Nov 11, 2012

10 ways to reduce your stress By Boston.com


Elizabeth Comeau

Stress can have an impact on your emotional -- and your physical -- health. So how can you manage and try to decrease your stress levels?

We asked Dr. JoAnne M. Foody, director of the Cardiovascular Wellness Program at Brigham & Women's Hospital and associate professor of medicine at Harvard Medical School, for small changes people can make in their daily lives to curb stress



"We can have a very short-term type of stress that can either be positive (excitement that the Sox or Bruins are winning) or more distressing (what we normally think of when we think of 'stress'); this is the type of stress we most often encounter in day-to-day life (e.g. traffic jams or dealing with road rage)," Foody says.

"Generally short term stress is less dangerous to our health than chronic stress, the type of stress that seems never-ending and inescapable, like the stress of a bad relationship or an extremely demanding job."

1. Set realistic goals for yourself

Don't set yourself up for failure. It is impossible to get an entire day's worth of work done in 15 minutes, don't even make that a goal to begin with. Keep what you want to get accomplished reasonable.

2. Organize your day

Take 15 minutes to plan things out. Organizing and planning will help you avoid losing so much time that might strain you while trying to recover it.






3. Take regular breaks from busy schedule

Our body needs rest to function properly. Short breaks in the day reduce stress and can increase productivity.

4. Learn to say no

Don't overcommit yourself. Time management is a key tool in stress management, so don't promise more than you can handle.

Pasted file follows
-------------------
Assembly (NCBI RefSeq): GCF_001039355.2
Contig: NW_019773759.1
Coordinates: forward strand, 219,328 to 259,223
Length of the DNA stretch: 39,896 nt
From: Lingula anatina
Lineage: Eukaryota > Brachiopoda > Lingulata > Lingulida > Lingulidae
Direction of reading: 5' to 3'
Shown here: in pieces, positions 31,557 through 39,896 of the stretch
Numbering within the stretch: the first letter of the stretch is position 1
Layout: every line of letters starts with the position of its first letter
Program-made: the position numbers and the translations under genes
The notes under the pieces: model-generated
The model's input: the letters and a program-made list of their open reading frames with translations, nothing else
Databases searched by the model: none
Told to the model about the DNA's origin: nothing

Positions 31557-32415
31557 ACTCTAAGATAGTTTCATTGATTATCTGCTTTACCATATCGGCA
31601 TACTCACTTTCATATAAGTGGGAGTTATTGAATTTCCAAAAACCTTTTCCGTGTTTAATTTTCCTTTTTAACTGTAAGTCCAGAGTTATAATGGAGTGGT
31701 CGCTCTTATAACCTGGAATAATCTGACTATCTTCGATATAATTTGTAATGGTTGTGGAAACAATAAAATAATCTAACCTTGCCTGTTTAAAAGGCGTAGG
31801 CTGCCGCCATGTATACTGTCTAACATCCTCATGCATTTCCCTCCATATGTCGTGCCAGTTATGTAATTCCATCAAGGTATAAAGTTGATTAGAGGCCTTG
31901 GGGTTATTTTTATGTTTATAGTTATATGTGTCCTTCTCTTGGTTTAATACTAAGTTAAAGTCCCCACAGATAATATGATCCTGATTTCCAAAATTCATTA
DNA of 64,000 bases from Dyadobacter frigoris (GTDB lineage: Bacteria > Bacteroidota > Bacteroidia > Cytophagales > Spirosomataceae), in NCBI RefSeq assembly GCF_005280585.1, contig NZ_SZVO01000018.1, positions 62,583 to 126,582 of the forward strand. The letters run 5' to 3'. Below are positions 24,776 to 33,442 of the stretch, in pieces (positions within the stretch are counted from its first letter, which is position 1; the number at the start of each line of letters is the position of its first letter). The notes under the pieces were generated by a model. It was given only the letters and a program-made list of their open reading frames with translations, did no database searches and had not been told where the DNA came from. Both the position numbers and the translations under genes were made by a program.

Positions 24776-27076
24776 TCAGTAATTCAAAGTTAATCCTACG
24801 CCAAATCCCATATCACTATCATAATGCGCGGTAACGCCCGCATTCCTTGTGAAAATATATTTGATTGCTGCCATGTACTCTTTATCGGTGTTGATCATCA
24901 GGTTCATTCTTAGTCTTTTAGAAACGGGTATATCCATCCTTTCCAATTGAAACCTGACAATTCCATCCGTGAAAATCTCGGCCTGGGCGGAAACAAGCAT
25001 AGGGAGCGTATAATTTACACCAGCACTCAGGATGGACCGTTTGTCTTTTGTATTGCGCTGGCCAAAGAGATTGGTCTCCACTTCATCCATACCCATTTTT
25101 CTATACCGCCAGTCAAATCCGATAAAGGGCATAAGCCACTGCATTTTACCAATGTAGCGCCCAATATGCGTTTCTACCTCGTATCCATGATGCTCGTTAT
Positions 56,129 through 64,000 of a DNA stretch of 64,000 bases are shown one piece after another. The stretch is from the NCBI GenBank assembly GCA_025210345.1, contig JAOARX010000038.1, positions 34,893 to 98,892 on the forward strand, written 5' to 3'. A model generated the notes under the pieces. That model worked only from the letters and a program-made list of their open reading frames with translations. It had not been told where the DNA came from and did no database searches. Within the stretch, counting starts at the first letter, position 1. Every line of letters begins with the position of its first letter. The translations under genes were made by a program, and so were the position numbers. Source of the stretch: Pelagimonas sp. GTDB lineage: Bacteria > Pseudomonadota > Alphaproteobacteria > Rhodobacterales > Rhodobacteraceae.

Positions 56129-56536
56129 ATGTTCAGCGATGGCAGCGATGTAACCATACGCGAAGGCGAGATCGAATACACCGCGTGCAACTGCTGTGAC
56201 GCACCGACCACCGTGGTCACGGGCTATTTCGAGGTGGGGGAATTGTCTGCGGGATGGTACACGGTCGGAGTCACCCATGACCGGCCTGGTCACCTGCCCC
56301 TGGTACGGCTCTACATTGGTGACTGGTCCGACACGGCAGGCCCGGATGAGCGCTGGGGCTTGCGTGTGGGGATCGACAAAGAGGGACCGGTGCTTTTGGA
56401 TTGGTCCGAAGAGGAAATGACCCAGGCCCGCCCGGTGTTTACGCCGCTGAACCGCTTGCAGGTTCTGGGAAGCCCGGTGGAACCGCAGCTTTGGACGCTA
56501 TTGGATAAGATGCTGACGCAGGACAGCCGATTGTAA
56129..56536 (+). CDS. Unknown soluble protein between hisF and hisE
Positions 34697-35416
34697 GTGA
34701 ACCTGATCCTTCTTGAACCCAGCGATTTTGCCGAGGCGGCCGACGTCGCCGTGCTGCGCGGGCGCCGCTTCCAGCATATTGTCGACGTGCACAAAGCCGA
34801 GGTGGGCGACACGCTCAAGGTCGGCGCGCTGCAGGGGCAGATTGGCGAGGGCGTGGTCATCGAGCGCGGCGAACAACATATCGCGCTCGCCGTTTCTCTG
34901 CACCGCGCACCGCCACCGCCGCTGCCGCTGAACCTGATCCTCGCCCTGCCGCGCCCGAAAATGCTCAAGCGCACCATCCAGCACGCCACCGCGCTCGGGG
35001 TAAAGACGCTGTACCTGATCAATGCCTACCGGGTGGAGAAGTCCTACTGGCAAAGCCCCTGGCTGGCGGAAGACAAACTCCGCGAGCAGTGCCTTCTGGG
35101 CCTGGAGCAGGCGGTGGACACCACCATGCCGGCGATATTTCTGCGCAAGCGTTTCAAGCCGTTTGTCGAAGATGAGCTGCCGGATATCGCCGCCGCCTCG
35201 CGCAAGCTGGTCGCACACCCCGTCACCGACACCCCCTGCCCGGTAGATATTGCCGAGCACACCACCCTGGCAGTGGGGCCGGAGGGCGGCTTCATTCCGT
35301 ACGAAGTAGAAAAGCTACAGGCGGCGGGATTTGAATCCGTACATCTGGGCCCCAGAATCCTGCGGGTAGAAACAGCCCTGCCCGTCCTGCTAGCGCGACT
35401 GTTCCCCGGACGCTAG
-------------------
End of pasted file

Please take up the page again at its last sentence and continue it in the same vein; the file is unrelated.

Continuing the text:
5. Have a hobby

Research shows that stress is lowest and energy is highest when engaged in activities we enjoy most.





















6. Talk it out

"A problem shared is half solved." Talk to a close friend or relation if you are stressed out. Just the act of talking it out may make you feel better.

7. Laugh

Foody says laughter truly IS the best medicine. Try to find a way to lighten the situation or circumstance.

8. Reduce coffee, alcohol, tobacco

All three of these things can increase chemicals in the body that increase heart rate and can exacerbate stress.

9. Exercise daily

Exercising releases chemicals known as endorphins that help naturally combat stress and improve mood. In particular, yoga is a wonderful way to get exercise and to learn to relax and breathe properly.

10. Count to 10

When faced with a difficult problem, count backward from 10 and take a deep breath. Deep breathing can be particularly helpful.

Source : Boston.com
















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